Assuming, then, that the average happiness of human beings is a positive quantity, it seems clear that, supposing the average happiness enjoyed remains undiminished, Utilitarianism directs us to make the number enjoying it as great as possible. But if we foresee as possible that an increase in numbers will be accompanied by a decrease in average happiness or vice versa, a point arises which has not only never been formally noticed, but which seems to have been substantially overlooked by many Utilitarians. For if we take Utilitarianism to prescribe, as the ultimate end of action, happiness on the whole, and not any individual's happiness, unless considered as an element of the whole, it would follow that, if the additional population enjoy on the whole positive happiness, we ought to weigh the amount of happiness gained by the extra number against the amount lost by the remainder. So that, strictly conceived, the point up to which, on Utilitarian principles, population ought to be encouraged to increase, is not that at which average happiness is the greatest possible, as appears to be often assumed by political economists of the school of Malthus---but that at which the product formed by multiplying the number of persons living into the amount of average happiness reaches its maximum.

It may be well here to make a remark which has a wide application in Utilitarian discussion. The conclusion just given wears a certain air of absurdity to the view of Common Sense; because its show of exactness is grotesquely incongruous with our consciousness of the inevitable inexactness of all such calculations in actual practice. But, that our practical Utilitarian reasonings must necessarily be rough, is no reason for not making them as accurate as the case admits; and we shall be more likely to succeed in this if we keep before our mind as distinctly as possible the strict type of the calculation that we should have to make, if all the relevant considerations could be estimated with mathematical precision.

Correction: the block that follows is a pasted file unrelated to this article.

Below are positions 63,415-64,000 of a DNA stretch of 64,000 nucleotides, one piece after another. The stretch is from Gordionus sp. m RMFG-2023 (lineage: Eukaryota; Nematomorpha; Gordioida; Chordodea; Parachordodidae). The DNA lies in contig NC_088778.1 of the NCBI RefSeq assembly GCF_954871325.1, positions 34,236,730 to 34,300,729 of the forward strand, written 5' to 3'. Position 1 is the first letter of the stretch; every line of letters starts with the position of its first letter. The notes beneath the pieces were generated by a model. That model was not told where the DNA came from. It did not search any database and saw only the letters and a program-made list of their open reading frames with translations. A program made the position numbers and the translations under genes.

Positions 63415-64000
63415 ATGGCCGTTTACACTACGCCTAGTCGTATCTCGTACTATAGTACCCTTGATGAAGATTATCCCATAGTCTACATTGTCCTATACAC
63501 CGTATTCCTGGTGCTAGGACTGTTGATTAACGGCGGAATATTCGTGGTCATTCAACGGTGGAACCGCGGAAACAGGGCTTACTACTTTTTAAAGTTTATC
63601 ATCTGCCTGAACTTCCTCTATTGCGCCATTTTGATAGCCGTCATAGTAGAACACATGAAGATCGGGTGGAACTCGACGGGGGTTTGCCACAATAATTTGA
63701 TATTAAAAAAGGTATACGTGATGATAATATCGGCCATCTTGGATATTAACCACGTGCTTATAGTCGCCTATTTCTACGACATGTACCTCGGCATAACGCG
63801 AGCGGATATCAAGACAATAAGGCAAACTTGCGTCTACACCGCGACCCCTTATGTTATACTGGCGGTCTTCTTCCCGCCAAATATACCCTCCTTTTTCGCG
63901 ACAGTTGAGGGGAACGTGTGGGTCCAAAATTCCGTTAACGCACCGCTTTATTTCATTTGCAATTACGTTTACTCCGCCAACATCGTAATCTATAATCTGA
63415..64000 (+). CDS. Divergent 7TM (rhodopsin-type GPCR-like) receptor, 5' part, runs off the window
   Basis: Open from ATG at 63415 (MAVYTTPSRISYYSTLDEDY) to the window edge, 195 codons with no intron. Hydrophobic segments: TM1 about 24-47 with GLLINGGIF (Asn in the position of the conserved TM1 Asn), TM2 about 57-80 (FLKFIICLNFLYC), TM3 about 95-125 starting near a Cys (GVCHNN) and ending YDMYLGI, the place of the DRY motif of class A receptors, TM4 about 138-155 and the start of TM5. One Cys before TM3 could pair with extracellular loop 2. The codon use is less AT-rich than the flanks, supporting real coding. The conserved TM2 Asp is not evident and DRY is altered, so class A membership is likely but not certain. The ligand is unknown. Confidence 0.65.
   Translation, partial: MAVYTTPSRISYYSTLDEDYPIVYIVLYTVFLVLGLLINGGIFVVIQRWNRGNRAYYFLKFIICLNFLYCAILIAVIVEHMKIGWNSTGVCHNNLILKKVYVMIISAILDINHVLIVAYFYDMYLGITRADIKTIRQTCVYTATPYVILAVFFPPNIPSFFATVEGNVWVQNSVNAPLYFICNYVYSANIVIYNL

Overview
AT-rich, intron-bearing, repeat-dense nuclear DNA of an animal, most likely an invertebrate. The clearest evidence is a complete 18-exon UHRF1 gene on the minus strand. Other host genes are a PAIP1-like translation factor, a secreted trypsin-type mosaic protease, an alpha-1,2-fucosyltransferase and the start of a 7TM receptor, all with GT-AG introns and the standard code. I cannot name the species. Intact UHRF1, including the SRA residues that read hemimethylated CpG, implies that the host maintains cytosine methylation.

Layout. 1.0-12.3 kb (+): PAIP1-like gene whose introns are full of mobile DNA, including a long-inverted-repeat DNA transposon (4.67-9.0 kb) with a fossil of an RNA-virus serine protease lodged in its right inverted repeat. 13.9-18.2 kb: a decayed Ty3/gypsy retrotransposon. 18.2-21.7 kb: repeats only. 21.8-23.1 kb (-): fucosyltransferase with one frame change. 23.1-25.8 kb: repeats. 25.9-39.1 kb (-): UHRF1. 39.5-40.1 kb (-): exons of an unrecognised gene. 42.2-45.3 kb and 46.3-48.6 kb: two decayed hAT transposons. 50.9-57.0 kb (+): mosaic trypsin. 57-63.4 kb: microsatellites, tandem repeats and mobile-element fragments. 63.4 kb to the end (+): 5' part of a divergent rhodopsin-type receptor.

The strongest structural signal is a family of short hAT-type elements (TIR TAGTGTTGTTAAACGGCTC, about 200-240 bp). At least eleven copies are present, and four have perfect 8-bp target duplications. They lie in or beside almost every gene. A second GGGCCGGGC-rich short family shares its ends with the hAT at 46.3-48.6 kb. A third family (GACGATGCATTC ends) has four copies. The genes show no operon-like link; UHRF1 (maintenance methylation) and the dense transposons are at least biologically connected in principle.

There is one more point that remains to be noticed. It is evident that there may be many different ways of distributing the same quantum of happiness among the same number of persons; in order, therefore, that the Utilitarian criterion of right conduct may be as complete as possible, we ought to know which of these ways is to be preferred. This question is often ignored in expositions of Utilitarianism. It has perhaps seemed somewhat idle as suggesting a purely abstract and theoretical perplexity, that could have no practical exemplification; and no doubt, if all the consequences of actions were capable of being estimated and summed up with mathematical precision, we should probably never find the excess of pleasure over pain exactly equal in the case of two competing alternatives of conduct. But the very indefiniteness of all hedonistic calculations, which was sufficiently shown in Book ii., renders it by no means unlikely that there may be no cognisable difference between the quantities of happiness involved in two sets of consequences respectively; the more rough our estimates necessarily are, the less likely we shall be to come to any clear decision between two apparently balanced alternatives. In all such cases, therefore, it becomes practically important to ask whether any mode of distributing a given quantum of happiness is better than any other. Now the Utilitarian formula seems to supply no answer to this question: at least we have to supplement the principle of seeking the greatest happiness on the whole by some principle of Just or Right distribution of this happiness. The principle which most Utilitarians have either tacitly or expressly adopted is that of pure equality---as given in Bentham's formula, ``everybody to count for one, and nobody for more than one''. And this principle seems the only one which does not need a special justification; for, as we saw, it must be reasonable to treat any one man in the same way as any other, if there be no reason apparent for treating him differently. [2]

[ME, The Meaning of Utilitarianism, §1]
[ME, The Proof of Utilitarianism]